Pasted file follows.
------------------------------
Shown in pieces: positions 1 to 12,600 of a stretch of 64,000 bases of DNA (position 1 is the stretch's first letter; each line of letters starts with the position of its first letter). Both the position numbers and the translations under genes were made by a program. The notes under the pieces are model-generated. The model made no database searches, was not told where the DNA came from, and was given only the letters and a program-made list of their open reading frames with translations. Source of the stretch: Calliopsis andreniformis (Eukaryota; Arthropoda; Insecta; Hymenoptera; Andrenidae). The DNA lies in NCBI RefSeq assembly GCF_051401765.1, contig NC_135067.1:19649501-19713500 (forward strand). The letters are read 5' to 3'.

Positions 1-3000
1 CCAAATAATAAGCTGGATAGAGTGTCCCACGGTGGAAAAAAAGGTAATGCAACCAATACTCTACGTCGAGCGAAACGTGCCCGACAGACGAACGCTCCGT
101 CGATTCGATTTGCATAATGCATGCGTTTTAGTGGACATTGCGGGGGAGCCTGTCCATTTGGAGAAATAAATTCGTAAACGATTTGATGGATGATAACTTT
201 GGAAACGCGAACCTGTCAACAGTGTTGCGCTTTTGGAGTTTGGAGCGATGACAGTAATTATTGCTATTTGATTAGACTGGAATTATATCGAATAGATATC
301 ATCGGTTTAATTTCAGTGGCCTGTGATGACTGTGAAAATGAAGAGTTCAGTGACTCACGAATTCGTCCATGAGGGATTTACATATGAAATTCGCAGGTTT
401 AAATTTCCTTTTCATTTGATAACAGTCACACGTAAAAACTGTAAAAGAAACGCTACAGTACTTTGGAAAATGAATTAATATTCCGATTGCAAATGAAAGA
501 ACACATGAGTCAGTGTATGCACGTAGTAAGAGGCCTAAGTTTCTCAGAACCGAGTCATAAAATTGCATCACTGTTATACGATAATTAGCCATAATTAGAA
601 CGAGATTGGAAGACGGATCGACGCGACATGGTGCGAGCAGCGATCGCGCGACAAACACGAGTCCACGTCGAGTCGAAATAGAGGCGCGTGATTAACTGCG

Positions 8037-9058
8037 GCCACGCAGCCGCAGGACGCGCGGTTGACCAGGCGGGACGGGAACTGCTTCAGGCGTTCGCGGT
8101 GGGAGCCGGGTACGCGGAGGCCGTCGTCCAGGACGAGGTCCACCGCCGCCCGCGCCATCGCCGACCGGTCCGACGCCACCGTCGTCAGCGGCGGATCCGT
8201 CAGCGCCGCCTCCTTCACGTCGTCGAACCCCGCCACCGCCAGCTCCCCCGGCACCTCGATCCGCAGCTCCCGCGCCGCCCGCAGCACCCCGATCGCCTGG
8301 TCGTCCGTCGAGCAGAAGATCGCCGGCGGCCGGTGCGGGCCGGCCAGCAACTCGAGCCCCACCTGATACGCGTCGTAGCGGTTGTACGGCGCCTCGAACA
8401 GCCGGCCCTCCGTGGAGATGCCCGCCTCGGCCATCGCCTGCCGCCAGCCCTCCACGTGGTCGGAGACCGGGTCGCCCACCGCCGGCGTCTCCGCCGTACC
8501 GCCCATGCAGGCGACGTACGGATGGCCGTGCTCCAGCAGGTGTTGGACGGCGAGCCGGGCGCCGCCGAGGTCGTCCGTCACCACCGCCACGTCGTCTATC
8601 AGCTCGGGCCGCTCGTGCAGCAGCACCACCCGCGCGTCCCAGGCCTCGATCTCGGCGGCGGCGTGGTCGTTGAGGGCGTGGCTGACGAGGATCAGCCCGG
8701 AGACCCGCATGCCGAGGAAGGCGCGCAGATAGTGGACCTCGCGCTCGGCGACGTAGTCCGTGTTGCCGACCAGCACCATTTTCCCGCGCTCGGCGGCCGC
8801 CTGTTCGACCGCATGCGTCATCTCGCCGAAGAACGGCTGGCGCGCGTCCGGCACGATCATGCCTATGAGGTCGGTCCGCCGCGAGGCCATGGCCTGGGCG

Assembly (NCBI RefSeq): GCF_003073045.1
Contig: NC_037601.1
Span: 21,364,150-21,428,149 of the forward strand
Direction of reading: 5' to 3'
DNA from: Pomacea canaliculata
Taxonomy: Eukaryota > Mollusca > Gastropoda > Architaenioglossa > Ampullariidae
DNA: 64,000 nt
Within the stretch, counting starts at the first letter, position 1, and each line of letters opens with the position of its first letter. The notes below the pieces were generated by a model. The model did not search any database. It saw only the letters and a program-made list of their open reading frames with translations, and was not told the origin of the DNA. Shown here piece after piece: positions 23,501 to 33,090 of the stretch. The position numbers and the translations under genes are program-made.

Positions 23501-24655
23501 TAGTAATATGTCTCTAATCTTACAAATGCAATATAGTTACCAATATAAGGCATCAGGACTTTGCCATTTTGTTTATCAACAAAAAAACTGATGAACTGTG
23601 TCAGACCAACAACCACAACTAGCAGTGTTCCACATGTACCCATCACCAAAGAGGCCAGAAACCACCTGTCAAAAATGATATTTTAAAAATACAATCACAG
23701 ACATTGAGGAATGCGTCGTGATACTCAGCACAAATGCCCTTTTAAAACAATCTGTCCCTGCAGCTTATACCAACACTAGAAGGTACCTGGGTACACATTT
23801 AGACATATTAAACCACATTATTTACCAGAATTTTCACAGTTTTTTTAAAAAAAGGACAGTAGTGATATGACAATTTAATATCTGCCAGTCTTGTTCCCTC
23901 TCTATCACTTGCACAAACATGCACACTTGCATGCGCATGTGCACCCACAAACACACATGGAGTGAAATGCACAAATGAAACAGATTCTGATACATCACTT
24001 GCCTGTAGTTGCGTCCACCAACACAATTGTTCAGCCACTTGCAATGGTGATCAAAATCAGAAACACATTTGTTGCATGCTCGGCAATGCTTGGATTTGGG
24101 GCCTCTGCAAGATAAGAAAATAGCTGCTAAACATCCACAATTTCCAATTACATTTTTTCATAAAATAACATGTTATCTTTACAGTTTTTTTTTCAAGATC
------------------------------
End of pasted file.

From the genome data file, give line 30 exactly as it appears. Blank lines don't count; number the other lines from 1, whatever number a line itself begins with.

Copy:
23601 TCAGACCAACAACCACAACTAGCAGTGTTCCACATGTACCCATCACCAAAGAGGCCAGAAACCACCTGTCAAAAATGATATTTTAAAAATACAATCACAG